Healthcare systems are subject to continuous adaptation, following trends such as the change of demographic structures, the rise of life-style related and chronic diseases, and the need for efficient and outcome-oriented procedures. This also influences the design of new imaging systems as well as their components. The applications of X-ray imaging in the medical field are manifold and have led to dedicated modalities supporting specific imaging requirements, for example in computed tomography (CT), radiography, angiography, surgery or mammography, delivering projection or volumetric imaging data. Depending on the clinical needs, some X-ray systems enable diagnostic imaging while others support interventional procedures. X-ray detector design requirements for the different medical applications can vary strongly with respect to size and shape, spatial resolution, frame rates and X-ray flux, among others. Today, integrating X-ray detectors are in common use. They are predominantly based on scintillators (e.g. CsI or Gd2O2S) and arrays of photodiodes made from crystalline silicon (Si) or amorphous silicon (a-Si) or they employ semiconductors (e.g. Se) with active a-Si readout matrices. Ongoing and future developments of X-ray detectors will include optimization of current state-of-the-art integrating detectors in terms of performance and cost, will enable the usage of large size CMOS-based detectors, and may facilitate photon counting techniques with the potential to further enhance performance characteristics and foster the prospect of new clinical applications.
The Food and Drug Administration (FDA) is classifying the Assisted Reproduction Embryo Image Assessment System into class II (special controls). The special controls that will apply to the device are identified in this order, and will be part of the codified language for the Assisted Reproduction Embryo Image Assessment System classification. The Agency is classifying the device into class II (special controls) in order to provide a reasonable assurance of safety and effectiveness of the device.
Portable Medical Status and Treatment System (PMSTS) is designed for use in remote areas where considerable time may elapse before a patient can be transported to a hospital. First units were delivered to the Department of Transportation last year and tested in two types of medical emergency environments: one in a rural Pennsylvania community and another aboard a U.S. Coast Guard rescue helicopter operating along Florida's Gulf Coast. The system has the capability to transmit vital signs to a distantly located physician, who can perform diagnosis and relay treatment instructions to the attendant at the scene. The battery powered PMSTS includes a vital signs monitor and a defibrillator. Narco has also developed a companion system, called Porta-Fib III designed for use in a hospital environment with modifications accordingly. Both systems are offshoots of an earlier NASA project known as the Physician's Black Bag developed by Telecare, Inc., a company now acquired by NARCO.
Semenishchev, E.; Marchuk, V.; Voronin, V.; Pismenskova, M.; Tolstova, I.; Svirin, I.
In this paper we propose a stitching algorithm of medical images into one. The algorithm is designed to stitching the medical x-ray imaging, biological particles in microscopic images, medical microscopic images and other. Such image can improve the diagnosis accuracy and quality for minimally invasive studies (e.g., laparoscopy, ophthalmology and other). The proposed algorithm is based on the following steps: the searching and selection areas with overlap boundaries; the keypoint and feature detection; the preliminary stitching images and transformation to reduce the visible distortion; the search a single unified borders in overlap area; brightness, contrast and white balance converting; the superimposition into a one image. Experimental results demonstrate the effectiveness of the proposed method in the task of image stitching.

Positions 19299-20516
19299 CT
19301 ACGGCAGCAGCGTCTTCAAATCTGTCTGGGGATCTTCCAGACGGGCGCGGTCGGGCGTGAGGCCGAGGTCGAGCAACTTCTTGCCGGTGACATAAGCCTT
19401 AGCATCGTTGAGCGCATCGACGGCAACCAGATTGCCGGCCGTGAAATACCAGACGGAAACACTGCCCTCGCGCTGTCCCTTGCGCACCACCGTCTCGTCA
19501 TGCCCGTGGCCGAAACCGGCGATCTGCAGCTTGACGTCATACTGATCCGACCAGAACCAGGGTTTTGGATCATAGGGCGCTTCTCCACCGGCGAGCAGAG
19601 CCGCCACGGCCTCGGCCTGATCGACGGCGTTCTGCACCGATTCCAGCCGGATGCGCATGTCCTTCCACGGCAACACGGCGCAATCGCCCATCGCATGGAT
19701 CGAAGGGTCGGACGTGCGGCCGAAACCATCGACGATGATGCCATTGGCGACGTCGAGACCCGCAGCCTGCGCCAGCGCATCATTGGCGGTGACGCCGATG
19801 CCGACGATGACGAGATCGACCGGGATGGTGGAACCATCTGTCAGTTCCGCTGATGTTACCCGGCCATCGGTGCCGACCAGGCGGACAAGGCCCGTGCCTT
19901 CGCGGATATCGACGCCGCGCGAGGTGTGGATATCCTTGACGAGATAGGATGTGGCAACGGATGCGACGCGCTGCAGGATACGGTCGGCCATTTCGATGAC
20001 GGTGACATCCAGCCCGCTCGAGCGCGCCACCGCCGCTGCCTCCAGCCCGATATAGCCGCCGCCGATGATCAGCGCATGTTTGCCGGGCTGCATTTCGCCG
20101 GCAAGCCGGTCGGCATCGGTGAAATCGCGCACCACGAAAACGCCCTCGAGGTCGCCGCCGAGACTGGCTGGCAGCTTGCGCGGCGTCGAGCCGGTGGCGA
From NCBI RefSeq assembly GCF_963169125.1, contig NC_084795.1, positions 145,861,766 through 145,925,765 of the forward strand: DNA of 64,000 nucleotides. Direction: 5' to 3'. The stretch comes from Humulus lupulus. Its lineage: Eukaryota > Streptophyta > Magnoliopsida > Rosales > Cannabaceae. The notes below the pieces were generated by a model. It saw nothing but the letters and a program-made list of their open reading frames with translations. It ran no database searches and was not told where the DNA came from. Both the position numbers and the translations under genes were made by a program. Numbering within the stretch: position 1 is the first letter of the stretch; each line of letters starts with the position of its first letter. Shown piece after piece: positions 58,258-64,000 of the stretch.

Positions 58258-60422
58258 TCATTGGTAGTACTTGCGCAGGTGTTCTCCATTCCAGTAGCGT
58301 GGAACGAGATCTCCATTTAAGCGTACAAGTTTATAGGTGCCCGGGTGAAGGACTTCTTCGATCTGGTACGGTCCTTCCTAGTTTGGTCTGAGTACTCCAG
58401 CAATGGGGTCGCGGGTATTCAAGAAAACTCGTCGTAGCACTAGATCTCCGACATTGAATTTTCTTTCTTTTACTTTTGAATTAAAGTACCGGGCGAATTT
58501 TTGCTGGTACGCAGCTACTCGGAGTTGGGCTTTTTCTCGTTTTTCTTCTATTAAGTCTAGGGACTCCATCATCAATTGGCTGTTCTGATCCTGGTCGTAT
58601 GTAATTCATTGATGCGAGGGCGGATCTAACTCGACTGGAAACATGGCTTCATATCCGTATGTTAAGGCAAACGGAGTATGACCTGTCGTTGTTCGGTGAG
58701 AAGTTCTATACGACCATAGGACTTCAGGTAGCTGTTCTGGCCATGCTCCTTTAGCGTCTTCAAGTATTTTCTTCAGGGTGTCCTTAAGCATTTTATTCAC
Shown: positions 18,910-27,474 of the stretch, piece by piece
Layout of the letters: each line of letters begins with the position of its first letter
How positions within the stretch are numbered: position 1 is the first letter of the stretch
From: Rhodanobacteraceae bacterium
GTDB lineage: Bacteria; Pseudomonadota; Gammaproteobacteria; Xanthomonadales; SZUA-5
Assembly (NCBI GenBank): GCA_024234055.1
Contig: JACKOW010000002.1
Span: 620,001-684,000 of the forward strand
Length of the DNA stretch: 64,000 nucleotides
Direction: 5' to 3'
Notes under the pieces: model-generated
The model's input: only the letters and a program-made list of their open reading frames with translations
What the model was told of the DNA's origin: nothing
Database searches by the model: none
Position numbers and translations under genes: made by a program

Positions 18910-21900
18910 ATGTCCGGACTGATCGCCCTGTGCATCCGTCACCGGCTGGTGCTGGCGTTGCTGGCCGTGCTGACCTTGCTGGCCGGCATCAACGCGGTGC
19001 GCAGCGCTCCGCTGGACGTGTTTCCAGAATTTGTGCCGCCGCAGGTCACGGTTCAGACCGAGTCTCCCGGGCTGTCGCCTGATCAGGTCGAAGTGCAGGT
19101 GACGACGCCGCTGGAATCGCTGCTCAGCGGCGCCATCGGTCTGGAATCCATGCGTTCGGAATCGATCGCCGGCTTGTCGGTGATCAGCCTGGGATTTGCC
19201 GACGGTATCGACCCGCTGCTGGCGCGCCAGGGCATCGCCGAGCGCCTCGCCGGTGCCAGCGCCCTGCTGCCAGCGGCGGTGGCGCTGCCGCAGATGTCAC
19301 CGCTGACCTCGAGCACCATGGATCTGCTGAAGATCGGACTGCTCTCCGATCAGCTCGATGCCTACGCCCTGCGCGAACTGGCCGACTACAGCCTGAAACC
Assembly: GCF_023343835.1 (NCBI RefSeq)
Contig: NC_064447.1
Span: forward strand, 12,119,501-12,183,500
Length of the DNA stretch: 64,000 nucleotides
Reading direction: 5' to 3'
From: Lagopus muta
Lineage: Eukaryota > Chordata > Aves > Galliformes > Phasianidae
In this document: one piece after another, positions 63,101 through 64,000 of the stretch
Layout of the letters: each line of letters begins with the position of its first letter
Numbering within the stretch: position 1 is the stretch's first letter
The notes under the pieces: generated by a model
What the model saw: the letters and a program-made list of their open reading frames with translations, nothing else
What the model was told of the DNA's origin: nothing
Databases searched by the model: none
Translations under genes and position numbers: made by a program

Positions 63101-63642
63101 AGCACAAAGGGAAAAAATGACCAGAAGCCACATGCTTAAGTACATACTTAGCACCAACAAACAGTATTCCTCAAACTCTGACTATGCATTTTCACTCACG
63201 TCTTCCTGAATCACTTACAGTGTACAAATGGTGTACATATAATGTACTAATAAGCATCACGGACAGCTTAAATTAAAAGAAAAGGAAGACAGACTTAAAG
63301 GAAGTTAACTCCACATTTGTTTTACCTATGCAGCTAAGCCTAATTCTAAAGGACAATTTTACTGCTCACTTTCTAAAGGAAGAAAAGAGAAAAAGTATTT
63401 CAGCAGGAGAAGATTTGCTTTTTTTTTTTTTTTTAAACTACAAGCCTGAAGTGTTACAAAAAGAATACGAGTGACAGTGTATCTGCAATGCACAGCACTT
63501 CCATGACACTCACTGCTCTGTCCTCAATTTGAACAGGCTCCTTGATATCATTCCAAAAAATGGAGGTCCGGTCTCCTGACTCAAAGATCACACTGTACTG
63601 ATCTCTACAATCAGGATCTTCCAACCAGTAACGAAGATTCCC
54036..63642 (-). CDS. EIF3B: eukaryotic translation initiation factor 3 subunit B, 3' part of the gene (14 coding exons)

Heese, V.; Gmuer, N.; Thomlinson, W.
The fields of medical imaging and medical imaging instrumentation are increasingly important. The state-of-the-art continues to advance at a very rapid pace. In fact, various medical imaging modalities are under development at the National Synchrotron Light Source (such as MECT and Transvenous Angiography.) It is important to understand how these techniques compare with today`s more conventional imaging modalities. The purpose of this report is to provide some basic information about the various medical imaging technologies currently in use and their potential developments as a basis for this comparison. This report is by no means an in-depth study of the physics and instrumentation of the various imaging modalities; instead, it is an attempt to provide an explanation of the physical bases of these techniques and their principal clinical and research capabilities.
Heese, V.; Gmuer, N.; Thomlinson, W.
The fields of medical imaging and medical imaging instrumentation are increasingly important. The state-of-the-art continues to advance at a very rapid pace. In fact, various medical imaging modalities are under development at the National Synchrotron Light Source (such as MECT and Transvenous Angiography.) It is important to understand how these techniques compare with today's more conventional imaging modalities. The purpose of this report is to provide some basic information about the various medical imaging technologies currently in use and their potential developments as a basis for this comparison. This report is by no means an in-depth study of the physics and instrumentation of the various imaging modalities; instead, it is an attempt to provide an explanation of the physical bases of these techniques and their principal clinical and research capabilities.
Hsiao, Chia-Hung; Hsu, Tien-Cheng; Chang, Jing Ning; Yang, Stephen J H; Young, Shuenn-Tsong; Chu, Woei Chyn